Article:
The state-ordered four-week "pause" aimed at curbing the spread of COVID-19 appears to be working, Gov. Tim Walz suggested on Friday.
"It looks like, and again we don't want to get ahead of ourselves – we're on day 16 since Thanksgiving. We are on day 21 of our pause – we are looking at that there are some decreases, and fairly significant, on case positivity," Walz said during a briefing with state healthcare workers on Friday afternoon.
Friday's positivity rate was about 6.5%, Walz said, which is about where the positivity rate was in September and October before the second surge in cases, as well as spikes in hospitalizations and deaths, began in November.
"Now the question still out there is, 'What did Thanksgiving do?'" Walz said. "And at this time, Minnesotans, it looks like so many of you made those hard decisions and you did the Zoom Thanksgiving and you talked from a distance.
"It looks like we're making a difference," the governor added.
Walz said although the positivity rate is lower and a vaccine is on the way (the first Minnesotans could get the vaccine as early as Dec. 20-21, he said), it's still important to "strike the proper balance around mitigation, whether it's in our businesses or youth sports or getting our kids back in school."
"I think we're going to need a little bit more time to get this right," Walz said.
Walz ordered a four-week "pause" that put restrictions on youth sports, bars, restaurants, gyms and other businesses in an effort to slow the spread of COVID-19 after weeks of increasing case numbers, hospitalizations and deaths.
The ban went into effect on Nov. 21 and is set to end on Dec. 18. Walz said earlier this week he'll announce Monday on whether the pause will be extended.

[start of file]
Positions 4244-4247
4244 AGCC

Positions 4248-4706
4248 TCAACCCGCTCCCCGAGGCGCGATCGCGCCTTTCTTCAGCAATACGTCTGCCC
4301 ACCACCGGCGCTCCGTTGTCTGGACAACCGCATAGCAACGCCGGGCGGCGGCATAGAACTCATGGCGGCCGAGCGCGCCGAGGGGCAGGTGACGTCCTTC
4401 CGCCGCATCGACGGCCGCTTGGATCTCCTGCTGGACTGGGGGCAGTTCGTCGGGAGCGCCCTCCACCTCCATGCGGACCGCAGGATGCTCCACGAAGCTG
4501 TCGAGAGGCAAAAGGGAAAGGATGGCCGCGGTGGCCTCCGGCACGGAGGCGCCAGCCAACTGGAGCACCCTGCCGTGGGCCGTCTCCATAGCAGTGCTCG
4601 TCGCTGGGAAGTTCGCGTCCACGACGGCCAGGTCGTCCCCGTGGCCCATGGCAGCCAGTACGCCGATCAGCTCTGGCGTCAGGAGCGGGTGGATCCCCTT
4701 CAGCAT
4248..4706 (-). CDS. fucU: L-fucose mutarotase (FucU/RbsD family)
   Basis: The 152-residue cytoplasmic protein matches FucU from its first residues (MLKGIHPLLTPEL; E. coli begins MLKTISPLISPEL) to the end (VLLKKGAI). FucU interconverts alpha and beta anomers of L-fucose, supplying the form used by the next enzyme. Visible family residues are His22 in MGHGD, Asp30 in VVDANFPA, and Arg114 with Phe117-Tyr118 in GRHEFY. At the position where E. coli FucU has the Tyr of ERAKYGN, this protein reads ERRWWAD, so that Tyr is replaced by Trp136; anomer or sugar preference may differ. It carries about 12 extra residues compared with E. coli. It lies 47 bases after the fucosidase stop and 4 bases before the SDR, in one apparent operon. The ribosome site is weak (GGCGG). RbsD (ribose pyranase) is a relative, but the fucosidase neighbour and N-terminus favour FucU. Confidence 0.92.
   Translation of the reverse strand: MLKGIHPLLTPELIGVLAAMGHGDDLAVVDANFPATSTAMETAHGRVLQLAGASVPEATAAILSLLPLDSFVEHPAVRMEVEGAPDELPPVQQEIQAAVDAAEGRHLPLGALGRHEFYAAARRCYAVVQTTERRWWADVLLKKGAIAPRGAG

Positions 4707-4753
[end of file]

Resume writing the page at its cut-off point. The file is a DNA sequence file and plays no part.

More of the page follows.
In the meantime, Walz and state health officials are trying to gather the data that's coming in post-Thanksgiving and from the four-week pause, noting there is still another week of it left.
"We've seen in these first three weeks, as I said, I think some significant change," Walz said, adding, "It looks like we're coming over the top of that peak. The question will be how much we come over the top in the next seven days."
However, the governor stressed that it's difficult to attribute lower case numbers to just the mitigation measures because some people see numbers spike and moderate their own behavior.
"Between the vaccines and the lower positivity rate, it can appear in the general public 'Well what's the big deal, things are going back good,' but that lag period is all focused on hospitalizations, deaths and the pressure on the systems and that's the thing many of us don't see," Walz said.
The governor said from the beginning it's been a challenge to strike the proper balance between health, health protocols and not overwhelming the healthcare systems, which is short-staffed, stressed and overworked.